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Poison Centre Notifications Guidance Update

Poison Centre Notifications Guidance Update

ECHA has published an update to the Guidance on Poison Centre Notifications.

The guide is an orientation document on the European harmonised information relating to emergency health response – Annex VIII to CLP, that aims to help users subject to regulation to comply with their obligations.

Since its first version in February 2019, the document has been updated in consultation with ECHA partners. ECHA has now published version 4.0 of the Guidance on Poison Centre Notifications, which addresses problems and solutions identified by certain industrial sectors in the harmonized notification process.

See the updated guidance here.

If you need assistance on your company’s Poison Centre Notifications (PCN), please contact Chementors so our specialists can handle all PCN matters for you according to ECHA’s requirements.

 

Upcoming changes to REACH information requirements

Upcoming changes to REACH information requirements

The European Commission has revised certain information requirements for registering chemicals under REACH. The changes will start to apply in early 2022 and companies need to start preparing. ECHA will publish more advice in late 2021.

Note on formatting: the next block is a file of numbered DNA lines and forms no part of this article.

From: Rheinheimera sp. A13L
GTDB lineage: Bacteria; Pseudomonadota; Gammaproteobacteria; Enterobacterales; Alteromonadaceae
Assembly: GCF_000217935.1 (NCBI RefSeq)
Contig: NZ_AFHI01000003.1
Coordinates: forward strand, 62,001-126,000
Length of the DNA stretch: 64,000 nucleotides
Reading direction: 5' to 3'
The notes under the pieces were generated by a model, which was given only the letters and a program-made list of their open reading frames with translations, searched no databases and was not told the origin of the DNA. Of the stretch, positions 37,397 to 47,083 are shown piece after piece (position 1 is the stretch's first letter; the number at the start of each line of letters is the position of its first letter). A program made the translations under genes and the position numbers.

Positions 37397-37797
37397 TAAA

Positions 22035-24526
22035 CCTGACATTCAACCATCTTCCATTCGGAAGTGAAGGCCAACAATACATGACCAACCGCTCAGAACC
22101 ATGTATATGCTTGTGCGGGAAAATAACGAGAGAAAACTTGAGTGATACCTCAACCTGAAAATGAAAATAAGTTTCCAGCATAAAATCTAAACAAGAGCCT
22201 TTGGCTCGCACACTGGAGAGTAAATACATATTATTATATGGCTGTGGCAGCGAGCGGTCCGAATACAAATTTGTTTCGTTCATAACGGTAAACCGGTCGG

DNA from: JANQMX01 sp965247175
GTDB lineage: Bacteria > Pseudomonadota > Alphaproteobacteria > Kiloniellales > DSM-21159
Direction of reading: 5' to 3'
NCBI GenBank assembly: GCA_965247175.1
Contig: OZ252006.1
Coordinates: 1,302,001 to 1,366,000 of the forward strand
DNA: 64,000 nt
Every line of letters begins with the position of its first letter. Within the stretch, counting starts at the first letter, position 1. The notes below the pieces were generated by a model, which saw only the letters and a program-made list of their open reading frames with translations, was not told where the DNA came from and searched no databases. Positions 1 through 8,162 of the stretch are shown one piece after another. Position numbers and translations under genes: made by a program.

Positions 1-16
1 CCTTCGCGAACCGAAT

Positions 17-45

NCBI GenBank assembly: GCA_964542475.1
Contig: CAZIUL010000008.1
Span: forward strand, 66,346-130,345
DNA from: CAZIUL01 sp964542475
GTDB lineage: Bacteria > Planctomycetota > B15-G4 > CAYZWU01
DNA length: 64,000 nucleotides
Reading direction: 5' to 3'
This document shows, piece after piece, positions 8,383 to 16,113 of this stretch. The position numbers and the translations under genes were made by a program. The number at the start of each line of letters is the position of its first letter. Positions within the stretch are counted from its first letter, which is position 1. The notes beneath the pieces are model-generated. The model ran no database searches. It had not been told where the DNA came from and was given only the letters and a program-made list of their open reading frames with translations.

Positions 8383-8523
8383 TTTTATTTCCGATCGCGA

The update of the REACH annexes clarifies the information companies need to submit in their registrations and makes ECHA’s evaluation practices more transparent and predictable. The law comes into effect on 8 July 2021 and will apply from 8 January 2022.
The main changes concern:
  • requirements for surface tension and water solubility of metals and sparingly soluble metal compounds;
  • requirements for in vitro testing for eye irritation and in vivo testing for skin or eye irritation;
  • requirements and adaptations for 28-day and 90-day repeated dose toxicity studies;
  • specific rules for adapting reproductive toxicity studies;
  • general rules for adaptation based on:
    • use of existing data;
    • weight of evidence;
    • substance-tailored exposure-driven testing; and
    • grouping of substances – in particular, those of unknown or variable composition, complex reaction products and biological materials (UVCBs);
  • new rules for adapting studies on fate and behaviour in the environment based on a low octanol-water partition coefficient;
  • new specific rules for adapting for dissociation constant and viscosity; and
  • additional requirements for human health and environmental testing to be performed at appropriately high dose levels.
ECHA is updating its guidance materials and will publish more advice to registrants towards the end of 2021.
Source: echa.europa.eu

SCIP notifications of SVHC substances on the EU market

SCIP notifications of SVHC substances on the EU market

EU importers and EU manufacturers now have obligations according to the REACH Regulation ((EC) No 1907/2006) and the Waste Framework Directive (2008/98/EC) which requires the determination of chemicals contained in their products. During this process it is important to submit a SCIP notification to the European Chemical Agency (ECHA), if certain regulatory criteria are met.